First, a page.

Ten years? Ten? Ala ARod? Gulp.
There have been rumors of a 10-year contract with Joe Mauer for weeks now, and it gained steam recently with Mark Rosen's report that a 10-year framework was in place.
Ten years is tough to swallow for anyone but the blindest fans. I'll admit, at first that number caught me off guard to the point where I was ready to write about it being irresponsible. And there is plenty of internet and radio chatter about whether the Twins can commit that long of a contract to a catcher. After a little examination, I've found two points that temper my concerns:
1) Mauer would likely get that long of a contract on the open market anyways, and probably for more money. Or at least he would if the Yankees were involved.
Over the previous two offseasons, the Yankees signed:
- a 28-year-old (Mark Teixeira) to a 9-year deal worth $22.5M per year and
- a 32-year-old (Alex Rodriguez) to a 10-year deal worth $27.5M per year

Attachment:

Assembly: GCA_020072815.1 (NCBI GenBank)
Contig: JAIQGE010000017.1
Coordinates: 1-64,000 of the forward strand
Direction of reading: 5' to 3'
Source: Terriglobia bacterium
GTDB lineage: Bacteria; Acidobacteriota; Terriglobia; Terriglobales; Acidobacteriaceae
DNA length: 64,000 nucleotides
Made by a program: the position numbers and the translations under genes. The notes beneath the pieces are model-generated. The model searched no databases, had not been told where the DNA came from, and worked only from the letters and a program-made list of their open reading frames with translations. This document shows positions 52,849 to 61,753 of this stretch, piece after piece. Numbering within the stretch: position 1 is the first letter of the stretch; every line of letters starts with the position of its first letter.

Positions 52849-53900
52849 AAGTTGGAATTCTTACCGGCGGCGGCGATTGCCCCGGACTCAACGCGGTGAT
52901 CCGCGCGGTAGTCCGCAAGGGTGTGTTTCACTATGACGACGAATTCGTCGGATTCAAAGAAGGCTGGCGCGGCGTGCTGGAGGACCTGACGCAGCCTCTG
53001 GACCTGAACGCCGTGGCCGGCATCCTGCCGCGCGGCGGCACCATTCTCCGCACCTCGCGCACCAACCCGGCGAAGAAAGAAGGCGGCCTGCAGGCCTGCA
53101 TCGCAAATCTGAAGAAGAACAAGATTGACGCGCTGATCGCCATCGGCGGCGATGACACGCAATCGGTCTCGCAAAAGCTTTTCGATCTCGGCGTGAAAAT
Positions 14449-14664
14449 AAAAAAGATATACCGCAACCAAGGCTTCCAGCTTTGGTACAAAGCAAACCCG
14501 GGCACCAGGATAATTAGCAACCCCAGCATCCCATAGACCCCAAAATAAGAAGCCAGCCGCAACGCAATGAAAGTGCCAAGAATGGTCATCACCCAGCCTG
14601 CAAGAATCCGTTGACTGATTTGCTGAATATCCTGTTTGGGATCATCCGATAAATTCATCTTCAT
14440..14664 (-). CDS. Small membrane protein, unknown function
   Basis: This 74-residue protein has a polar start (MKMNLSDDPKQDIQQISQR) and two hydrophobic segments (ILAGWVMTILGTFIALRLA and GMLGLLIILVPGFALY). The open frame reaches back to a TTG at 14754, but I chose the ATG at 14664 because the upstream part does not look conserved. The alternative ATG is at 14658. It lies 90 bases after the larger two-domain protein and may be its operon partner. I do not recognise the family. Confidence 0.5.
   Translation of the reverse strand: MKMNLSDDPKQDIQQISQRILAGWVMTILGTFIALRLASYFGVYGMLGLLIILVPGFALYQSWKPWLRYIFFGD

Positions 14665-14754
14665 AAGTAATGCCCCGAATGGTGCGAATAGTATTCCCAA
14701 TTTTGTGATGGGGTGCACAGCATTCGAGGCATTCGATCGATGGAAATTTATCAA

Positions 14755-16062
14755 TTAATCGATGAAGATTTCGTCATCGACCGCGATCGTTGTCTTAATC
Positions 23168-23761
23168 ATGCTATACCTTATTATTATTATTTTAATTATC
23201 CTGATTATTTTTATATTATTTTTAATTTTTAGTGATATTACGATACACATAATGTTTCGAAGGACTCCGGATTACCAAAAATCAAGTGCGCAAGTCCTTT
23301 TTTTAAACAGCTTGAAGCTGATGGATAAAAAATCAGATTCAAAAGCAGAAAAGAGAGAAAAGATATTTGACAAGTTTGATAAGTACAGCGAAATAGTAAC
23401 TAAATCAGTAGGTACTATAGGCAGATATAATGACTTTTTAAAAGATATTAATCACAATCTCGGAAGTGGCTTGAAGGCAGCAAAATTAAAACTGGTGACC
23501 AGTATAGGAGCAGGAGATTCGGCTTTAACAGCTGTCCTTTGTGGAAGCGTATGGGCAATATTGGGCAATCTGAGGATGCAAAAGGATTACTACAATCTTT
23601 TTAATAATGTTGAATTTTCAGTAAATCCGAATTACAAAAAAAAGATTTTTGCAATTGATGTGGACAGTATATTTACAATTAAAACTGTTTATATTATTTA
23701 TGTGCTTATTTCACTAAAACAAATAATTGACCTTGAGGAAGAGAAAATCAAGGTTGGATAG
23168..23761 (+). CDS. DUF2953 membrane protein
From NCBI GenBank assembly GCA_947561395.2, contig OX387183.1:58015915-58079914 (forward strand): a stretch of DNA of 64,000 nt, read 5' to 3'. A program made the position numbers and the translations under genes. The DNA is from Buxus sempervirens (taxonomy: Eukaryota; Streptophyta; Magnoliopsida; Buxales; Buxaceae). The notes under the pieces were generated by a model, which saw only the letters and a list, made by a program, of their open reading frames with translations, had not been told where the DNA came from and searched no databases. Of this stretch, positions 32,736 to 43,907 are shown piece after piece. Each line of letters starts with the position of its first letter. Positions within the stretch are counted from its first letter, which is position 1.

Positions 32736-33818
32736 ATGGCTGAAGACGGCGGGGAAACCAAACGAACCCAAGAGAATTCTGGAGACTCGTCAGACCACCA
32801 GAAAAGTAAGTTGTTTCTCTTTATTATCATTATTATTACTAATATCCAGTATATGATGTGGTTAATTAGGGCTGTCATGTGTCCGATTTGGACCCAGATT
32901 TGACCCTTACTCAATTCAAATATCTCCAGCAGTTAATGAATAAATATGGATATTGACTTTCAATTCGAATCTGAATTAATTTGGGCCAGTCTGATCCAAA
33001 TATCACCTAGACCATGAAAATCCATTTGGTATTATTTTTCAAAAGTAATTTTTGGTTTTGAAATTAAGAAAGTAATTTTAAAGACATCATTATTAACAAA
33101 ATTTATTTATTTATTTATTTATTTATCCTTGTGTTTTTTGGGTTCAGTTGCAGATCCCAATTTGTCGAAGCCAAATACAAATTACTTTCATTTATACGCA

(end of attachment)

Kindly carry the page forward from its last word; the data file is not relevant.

Would a 10-year deal for $250 million be out of the question? Probably not. And if the expectations of a $20 million per year deal are accurate, it would look like a bargain.
The easy rebuttal is that he's a catcher, and catchers break down. You can give those deals to non-catchers, but not to catchers. Which brings us to the next point...
2) Even if he moves from catcher, Mauer's bat plays anywhere.
Does moving him from catcher decrease his value? Absolutely. But if he needs to move to any position other than first base or designated hitter, he's still not a payroll drain. For instance, if he moves to second base ala Craig Biggio, he's basically Chase Utley. If he moves to third, he's a step below Rodriguez.
And he's enough of an athlete that he should be able to move to those spots. He's not your prototypical paunchy catcher. You're talking about a guy that turned down the quaterback job at Florida State to sign with the Twins. He won't play centerfield or shortstop, but that's about where the limitations end.
So the 10-year deal, while a little shocking, isn't crazy. In fact, I suspect his side will want opt-out clauses lest the recession ends and payrolls go crazy. For the Twins, it's certainly a risk. But rarely do winners win without taking a risk.
So gulp hard and press on.